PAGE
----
The PinePhone is an inexpensive smartphone designed to run free and open source operating systems including postmarketOS, Ubuntu Touch, Mobian, Sailfish, and Manjaro.
Pine64 began shipping the first version of the phone at the start of this year, and since then the company has offered several additional batches of phones, often involving “Community Edition” versions that come pre-loaded with a specific operating system and with the logo for that OS on the back of the device. Some of the purchase price of the phone also goes to the developers of that OS.
The latest batch to ship is the PinePhone postmarketOS Community Edition phone, and after placing an order for one of these phones about a month ago, I received my device today.
The unit I ordered is the Convergence Pack model that sells for $200 plus shipping fees. For $50 more than the price of a basic PinePhone, I chose this model because it has twice as much built-in storage, 50-percent more RAM, and comes with a Convergence Dock – a USB-C dongle that allows you to connect an external display, keyboard, mouse, or other accessories and use this Linux phone like a Linux desktop. The dock even has an Ethernet port.
I’ve only spent a few minutes playing around with postmarketOS, but it seems like a reasonably well thought-out operating system. Under the hood, it’s clearly a GNU/Linux distribution with a terminal emulator and open source software including the Firefox web browser. But the user interface has been designed for touchscreen devices.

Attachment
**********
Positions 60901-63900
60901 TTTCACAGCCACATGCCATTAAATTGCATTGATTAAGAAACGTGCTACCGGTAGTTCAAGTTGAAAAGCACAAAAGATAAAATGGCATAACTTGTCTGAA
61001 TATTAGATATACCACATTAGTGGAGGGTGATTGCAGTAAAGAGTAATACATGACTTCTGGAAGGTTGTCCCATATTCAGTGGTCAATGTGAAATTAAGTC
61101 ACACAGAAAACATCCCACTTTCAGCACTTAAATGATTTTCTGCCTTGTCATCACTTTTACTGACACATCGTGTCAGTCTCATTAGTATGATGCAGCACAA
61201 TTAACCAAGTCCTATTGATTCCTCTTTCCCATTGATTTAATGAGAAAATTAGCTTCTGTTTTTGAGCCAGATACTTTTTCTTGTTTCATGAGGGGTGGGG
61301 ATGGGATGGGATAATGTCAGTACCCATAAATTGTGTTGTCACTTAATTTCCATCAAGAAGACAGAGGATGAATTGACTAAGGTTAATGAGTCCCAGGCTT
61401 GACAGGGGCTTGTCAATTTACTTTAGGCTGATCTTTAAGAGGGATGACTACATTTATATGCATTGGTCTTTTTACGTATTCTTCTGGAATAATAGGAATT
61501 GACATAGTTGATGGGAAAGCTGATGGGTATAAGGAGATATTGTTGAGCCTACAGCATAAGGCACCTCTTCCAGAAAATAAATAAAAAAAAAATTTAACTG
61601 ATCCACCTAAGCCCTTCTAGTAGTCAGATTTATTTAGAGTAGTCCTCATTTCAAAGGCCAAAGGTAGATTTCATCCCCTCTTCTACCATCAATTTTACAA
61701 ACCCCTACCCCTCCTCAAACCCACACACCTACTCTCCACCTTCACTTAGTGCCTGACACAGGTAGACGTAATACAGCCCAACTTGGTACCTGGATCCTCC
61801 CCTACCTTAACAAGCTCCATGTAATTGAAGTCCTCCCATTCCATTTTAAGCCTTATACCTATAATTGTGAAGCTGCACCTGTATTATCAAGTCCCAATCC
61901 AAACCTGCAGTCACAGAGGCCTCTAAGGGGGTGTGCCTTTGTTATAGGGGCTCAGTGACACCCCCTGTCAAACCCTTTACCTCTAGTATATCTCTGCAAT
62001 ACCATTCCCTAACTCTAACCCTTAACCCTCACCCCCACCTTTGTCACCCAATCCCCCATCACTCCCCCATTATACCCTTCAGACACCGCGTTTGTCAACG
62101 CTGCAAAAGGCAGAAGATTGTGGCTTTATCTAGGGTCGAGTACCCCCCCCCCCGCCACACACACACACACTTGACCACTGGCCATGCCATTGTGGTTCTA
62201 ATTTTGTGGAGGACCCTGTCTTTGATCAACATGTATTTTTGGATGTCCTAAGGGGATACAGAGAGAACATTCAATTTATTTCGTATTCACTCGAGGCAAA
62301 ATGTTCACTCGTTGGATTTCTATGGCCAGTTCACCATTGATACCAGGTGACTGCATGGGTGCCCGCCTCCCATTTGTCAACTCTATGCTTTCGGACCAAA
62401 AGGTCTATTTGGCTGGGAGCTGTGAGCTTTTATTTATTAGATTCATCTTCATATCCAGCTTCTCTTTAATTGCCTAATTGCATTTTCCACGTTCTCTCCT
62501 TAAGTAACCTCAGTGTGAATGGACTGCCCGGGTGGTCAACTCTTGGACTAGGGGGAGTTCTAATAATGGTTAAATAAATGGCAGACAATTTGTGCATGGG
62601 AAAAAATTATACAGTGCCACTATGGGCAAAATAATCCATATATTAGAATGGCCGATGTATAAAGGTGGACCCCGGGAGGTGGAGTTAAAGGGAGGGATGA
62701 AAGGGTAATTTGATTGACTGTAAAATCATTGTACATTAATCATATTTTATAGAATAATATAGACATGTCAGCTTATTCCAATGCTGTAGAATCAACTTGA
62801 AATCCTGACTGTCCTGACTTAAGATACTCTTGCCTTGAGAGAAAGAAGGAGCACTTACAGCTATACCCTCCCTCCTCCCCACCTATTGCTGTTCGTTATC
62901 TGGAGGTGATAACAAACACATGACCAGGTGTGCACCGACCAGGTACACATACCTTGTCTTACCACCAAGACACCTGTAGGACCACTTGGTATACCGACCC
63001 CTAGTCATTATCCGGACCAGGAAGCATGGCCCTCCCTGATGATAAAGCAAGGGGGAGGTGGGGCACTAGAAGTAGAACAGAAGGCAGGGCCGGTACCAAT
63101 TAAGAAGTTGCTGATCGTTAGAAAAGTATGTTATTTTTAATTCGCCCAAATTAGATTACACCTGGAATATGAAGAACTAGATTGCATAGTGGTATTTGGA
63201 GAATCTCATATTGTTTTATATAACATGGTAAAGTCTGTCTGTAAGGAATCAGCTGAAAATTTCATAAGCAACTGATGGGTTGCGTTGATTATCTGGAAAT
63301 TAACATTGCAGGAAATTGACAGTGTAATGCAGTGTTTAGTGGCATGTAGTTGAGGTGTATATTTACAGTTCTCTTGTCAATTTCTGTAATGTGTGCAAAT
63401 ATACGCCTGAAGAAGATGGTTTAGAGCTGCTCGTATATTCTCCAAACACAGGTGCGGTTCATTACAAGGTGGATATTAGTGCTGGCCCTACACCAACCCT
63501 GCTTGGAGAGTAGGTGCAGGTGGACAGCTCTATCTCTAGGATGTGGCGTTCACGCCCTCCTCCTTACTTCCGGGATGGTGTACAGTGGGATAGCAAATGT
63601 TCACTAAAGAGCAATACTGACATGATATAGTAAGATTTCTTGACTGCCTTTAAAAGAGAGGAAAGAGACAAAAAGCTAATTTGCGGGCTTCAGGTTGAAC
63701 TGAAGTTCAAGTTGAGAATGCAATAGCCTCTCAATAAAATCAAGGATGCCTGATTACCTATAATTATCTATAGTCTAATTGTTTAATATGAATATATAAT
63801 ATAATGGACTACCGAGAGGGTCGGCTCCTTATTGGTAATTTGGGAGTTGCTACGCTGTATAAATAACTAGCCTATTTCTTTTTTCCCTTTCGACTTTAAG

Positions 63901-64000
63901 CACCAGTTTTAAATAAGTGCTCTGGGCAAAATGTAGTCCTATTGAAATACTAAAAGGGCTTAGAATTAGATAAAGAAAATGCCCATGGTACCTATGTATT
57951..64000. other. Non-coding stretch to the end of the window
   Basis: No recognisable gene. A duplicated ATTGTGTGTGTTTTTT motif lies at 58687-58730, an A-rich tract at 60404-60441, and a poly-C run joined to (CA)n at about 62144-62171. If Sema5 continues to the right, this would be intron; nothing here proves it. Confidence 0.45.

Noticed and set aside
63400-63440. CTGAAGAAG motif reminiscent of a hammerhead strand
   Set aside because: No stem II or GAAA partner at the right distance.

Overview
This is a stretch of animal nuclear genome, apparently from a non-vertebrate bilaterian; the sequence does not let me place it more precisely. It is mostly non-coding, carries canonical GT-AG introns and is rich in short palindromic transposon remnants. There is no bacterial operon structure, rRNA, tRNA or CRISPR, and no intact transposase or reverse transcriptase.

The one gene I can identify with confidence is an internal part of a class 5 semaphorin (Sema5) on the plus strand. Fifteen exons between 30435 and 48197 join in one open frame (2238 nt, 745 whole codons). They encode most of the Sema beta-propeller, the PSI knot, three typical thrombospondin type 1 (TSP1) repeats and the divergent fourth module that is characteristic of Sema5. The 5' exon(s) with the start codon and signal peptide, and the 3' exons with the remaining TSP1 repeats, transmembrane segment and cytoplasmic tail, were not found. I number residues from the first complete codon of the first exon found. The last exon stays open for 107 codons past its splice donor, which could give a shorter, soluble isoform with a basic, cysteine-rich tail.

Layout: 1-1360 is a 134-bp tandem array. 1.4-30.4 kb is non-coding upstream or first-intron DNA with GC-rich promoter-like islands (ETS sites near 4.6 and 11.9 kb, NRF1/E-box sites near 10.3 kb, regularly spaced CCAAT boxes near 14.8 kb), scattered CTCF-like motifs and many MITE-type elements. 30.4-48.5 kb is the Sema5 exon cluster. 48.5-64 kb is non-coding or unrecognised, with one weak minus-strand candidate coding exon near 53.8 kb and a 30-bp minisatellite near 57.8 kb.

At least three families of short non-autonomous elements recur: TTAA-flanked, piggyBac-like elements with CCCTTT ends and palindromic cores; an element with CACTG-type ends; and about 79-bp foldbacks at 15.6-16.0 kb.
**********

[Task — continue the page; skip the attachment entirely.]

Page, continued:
There are some quirks: for example, you can tap the top of the screen to open up a menu for quick access to wireless, screen rotation, brightness, and volume settings, among other thing. But it won’t go away until you tap the top of the screen again, so it persists if you start scrolling, switching apps, or doing anything else.
In the first hour of using the phone, I also had the OS crash and close all the apps a few times, and it takes longer for applications to launch than I’m used to on a modern smartphone. Scrolling and zooming in Firefox was also rather slow.
But as a $150 – $200 device aimed at developers and early adopters, the PinePhone makes it easy to see that there’s a lot of potential in the idea of a Linux phone that runs something other than Android or iOS. And that doesn’t just mean you have to wait for a new version with faster hardware.
The PinePhone is an unlocked device that can be customized. The version of postmarketOS that came pre-installed is using the phosh user interface that was originally developed by Purism for the Librem 5 smartphone. But you can change any settings or replace the UI with something else if you’d like. And if you want to try a different operating system, there’s nothing stopping you.
In fact, the PinePhone can boot from a microSD card, so you don’t even need to replace postmarketOS to try a different Linux distribution. You can even try a multi-boot image that allows you to choose from as many as 13 different Linux distros when you power up the phone. I’m looking forward to giving that a try.
Unlike most modern smartphones, the PinePhone also has a headphone jack, a removable battery, and physical switches that allow you to disable the cameras, WiFi and Bluetooth, modem, or headphone jack.